Medium 9781780648422

Gender and Rural Globalization: International Perspectives on Gender and Rural Development

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This book explores how rural gender relations are changing in a globalizing world that fundamentally impacts on the structure of agricultural life in rural areas and urban-rural relations. It analyses the development of rural gender relations in specific places around the world and looks into the effects of the increasing connectivity and mobility of people across places. The themes covered are: gender and mobility, gender and agriculture, Gender and rural politics, rurality and Gender identity and women and international development. Each theme has an overview of the state of the art in that specific thematic area and integrates the case-studies that follow.

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PART I: GENDER AND MOBILITY

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2 

Gender and Mobility

B.B. Bock1,2,*

1Wageningen

University, Wageningen, The Netherlands; 2Groningen University,

Groningen, The Netherlands

Introduction

Famous sociologists such as Castells (2000) and Urry (2007) describe the present time as the century of mobility. With this description, they refer to the fact that falling transportation costs and the new possibilities offered by information and communications technology have enabled people to travel more and spend their lives in different places (even at the same time, i.e. virtually) while remaining in contact with friends and family across the world.

Cresswell (2010) even describes modern

­

(wo)men as nomads who are constantly on the move.

That ‘travelling’ has increased appears self-evident – mirrored, for instance, by ever-increasing numbers of tourists, and air passengers in particular.1 Nevertheless, the discourse of modern mobility meets with contestation regarding its overly optimistic connotations and its conflation of all types of movements, travellers and means of transport. Bauman (2000) emphasizes that access to mobility is unequal and that social inequality is reflected in (relative) immobility. Braidotti et al. (2013) warn that free travel is a privilege of the elite. Many current travellers are forced to travel, and in doing so they must overcome many barriers because their mobility is perceived as undesirable and limited by the elite.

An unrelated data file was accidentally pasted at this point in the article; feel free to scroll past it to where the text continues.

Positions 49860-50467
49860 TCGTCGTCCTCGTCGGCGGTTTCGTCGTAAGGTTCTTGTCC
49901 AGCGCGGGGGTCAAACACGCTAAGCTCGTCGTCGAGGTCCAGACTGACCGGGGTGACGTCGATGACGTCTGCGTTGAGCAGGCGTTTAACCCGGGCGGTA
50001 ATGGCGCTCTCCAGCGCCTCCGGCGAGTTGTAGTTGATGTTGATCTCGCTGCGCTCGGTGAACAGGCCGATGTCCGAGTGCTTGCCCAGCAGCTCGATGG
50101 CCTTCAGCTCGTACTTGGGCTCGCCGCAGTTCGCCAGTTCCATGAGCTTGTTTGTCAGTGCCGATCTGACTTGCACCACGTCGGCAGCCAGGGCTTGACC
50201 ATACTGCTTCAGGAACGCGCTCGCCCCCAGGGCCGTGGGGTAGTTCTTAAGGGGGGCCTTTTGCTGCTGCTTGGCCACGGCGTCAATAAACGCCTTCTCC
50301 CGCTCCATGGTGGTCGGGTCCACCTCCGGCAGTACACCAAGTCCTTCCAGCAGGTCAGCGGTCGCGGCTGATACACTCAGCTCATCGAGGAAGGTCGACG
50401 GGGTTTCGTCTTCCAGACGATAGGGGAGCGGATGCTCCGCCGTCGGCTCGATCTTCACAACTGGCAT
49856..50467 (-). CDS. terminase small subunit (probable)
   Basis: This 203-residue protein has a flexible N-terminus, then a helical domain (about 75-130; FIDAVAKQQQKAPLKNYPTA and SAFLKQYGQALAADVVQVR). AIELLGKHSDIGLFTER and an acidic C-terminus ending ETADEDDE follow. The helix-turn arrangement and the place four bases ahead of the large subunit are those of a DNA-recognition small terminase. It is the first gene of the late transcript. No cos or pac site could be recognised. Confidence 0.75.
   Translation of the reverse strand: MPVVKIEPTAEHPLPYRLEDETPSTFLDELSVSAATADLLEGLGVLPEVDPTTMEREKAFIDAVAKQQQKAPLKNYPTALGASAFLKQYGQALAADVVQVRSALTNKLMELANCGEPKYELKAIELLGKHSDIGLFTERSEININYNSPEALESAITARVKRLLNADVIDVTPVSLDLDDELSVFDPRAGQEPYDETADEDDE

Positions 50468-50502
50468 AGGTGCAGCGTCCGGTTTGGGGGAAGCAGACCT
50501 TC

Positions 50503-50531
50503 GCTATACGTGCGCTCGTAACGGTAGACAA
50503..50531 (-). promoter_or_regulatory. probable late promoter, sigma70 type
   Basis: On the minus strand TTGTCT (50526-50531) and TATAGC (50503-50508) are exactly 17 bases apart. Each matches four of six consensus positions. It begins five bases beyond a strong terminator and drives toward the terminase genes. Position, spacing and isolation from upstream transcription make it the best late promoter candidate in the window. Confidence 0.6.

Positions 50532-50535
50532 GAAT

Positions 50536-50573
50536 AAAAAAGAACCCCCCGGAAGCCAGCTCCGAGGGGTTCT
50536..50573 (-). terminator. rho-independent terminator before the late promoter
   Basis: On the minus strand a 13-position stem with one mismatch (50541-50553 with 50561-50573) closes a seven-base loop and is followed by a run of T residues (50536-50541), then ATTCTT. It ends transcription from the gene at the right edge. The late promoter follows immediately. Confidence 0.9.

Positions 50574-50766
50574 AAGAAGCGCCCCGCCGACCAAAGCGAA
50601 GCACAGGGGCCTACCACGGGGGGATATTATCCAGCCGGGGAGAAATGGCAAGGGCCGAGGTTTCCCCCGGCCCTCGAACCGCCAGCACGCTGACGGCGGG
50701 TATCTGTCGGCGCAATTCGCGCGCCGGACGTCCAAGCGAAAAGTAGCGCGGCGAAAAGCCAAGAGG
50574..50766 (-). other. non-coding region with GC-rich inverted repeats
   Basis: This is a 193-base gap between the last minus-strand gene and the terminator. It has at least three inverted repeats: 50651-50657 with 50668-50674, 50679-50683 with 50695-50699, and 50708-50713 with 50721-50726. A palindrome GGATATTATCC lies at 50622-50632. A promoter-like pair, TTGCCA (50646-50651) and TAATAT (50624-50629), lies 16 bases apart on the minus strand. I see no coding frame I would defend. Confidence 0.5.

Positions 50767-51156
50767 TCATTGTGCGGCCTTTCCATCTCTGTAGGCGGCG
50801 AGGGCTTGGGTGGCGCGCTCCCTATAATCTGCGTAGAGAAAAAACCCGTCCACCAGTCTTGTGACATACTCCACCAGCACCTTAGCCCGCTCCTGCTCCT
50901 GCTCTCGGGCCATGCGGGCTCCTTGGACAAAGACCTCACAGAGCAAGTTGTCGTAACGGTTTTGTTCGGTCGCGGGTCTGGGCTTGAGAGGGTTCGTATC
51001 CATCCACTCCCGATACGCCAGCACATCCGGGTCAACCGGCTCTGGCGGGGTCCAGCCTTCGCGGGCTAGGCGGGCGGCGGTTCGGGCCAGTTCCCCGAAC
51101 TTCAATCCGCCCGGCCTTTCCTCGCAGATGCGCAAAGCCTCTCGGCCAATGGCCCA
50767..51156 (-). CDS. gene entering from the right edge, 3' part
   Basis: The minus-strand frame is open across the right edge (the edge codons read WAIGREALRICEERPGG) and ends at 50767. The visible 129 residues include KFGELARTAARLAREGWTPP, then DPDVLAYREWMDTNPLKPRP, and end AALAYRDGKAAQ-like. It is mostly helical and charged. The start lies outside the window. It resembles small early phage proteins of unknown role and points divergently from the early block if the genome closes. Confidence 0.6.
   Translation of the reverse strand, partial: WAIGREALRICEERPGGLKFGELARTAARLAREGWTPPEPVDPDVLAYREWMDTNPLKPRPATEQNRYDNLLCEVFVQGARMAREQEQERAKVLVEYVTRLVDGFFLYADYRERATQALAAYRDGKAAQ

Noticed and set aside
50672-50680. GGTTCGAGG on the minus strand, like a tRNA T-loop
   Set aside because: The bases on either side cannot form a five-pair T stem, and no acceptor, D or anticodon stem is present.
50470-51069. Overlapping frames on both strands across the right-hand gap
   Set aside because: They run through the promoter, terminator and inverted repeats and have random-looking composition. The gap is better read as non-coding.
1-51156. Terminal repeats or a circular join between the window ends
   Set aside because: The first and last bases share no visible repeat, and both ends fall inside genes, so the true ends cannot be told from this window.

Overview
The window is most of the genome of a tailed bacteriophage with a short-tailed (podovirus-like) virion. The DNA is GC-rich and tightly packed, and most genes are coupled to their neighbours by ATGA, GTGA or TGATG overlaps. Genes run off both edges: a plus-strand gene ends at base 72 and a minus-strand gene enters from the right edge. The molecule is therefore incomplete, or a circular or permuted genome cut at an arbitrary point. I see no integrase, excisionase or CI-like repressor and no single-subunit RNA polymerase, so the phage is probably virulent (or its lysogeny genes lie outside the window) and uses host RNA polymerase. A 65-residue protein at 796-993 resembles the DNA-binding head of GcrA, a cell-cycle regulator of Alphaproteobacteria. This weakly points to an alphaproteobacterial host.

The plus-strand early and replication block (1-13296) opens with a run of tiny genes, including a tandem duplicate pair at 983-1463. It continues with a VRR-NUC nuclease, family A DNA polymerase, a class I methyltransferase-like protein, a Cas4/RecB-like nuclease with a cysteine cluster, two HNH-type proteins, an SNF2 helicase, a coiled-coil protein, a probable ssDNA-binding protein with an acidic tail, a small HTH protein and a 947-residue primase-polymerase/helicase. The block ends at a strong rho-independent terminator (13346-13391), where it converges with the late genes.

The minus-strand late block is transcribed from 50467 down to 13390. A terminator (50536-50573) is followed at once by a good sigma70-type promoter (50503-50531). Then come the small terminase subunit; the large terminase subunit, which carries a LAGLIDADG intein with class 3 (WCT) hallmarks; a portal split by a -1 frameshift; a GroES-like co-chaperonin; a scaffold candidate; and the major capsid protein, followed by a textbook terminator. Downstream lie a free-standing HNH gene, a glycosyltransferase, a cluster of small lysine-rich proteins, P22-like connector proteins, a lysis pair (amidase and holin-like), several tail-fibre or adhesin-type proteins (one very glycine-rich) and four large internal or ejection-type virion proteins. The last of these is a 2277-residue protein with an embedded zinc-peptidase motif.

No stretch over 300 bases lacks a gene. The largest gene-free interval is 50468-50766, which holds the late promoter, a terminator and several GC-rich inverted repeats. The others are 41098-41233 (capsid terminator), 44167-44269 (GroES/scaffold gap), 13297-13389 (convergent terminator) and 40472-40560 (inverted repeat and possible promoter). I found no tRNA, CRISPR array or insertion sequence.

PART II: GENDER AND AGRICULTURE

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Gender and Agriculture

S. Shortall*

Newcastle University, Newcastle upon Tyne, UK

Introduction

Reflecting on the gender and farming literature since our 2006 volume, continuity and change are key themes that emerge, as discussed in Chapters 8–11 in this section. The questions that concerned early research still concern us today, although how these questions are constructed has changed. The gendered nature of farm work (Reimer, 1986;

Whatmore, 1991; Gasson, 1992; Haugen,

1998; Overbeek et al., 1998; Shortall, 2010;

Charatsari and Cernic Istenic, 2016; Cernic

Istenic and Charatsari, Chapter 10, this volume), power relations within the farm family (Sachs, 1983; Bokemeier and Garkovich,

1987; Shortall, 1992; de Haan, 1994; Oldrup, 1999; Whatmore, 1991; Matysiak, 2015;

Cassidy, Chapter 11, this volume), agency and resistance (O’Hara, 1998; Bock, 2004a;

Hoggart, 2004; Pini et al., 2014; Stenbacka,

Chapter 9, this volume), the construction of gender identity (Bock, 2006; Brandth and

 

PART III: GENDER AND RURAL IDENTITY

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12 

Rurality and Gender Identity

S. Shortall*

Newcastle University, Newcastle upon Tyne, UK

Introduction

When Bettina Bock wrote the introduction to the identity section of Rural Gender Rela­ tions in 2006, she noted that it was in the second half of the 1990s that researchers in

Western countries really began to look at the construction of gender identities in the rural setting. This is an area that has developed significantly since then. It concentrated initially on the identity of farm women and men. Studies then broadened in scope to consider how the rural might intersect with other factors and shape gender.

She also noted that the focus on identity was a predominantly Western one and it was of less interest in the developing world.

Ten years on, this remains the case. She commented that with modernization and globalization the economic position and social status of traditional rural professions weaken. More and more farmers, fishers and foresters have difficulties remaining as the primary breadwinner. Marshall (2001), Ni

 

PART IV: GENDER AND INTERNATIONAL DEVELOPMENT

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Gender and International Development

B.B. Bock* and M. van der Burg

Wageningen University, Wageningen, The Netherlands

Introduction

Gender equality has gained a prominent place on the agenda of international development during the early decades of the 21st century. Rising concerns about food insecurity, in combination with increasing worries about the effects of climate change, other natural disasters and political conflicts, have contributed to this change. Criticism of the impacts of the structural adjustment programmes of the 1990s and a drastic questioning of the efficiency of investments in development have led to a re-examination of many obvious development routines.

Attempts to secure pathways to fair and sustainable development induced the for­ mulation and ratification of the United

Nations’ (UN) Millennium Development

Goals (MDGs) in 2000, which were to be reached by 2015. In 2015, the MDGs were followed by a new initiative of the UN: the

 

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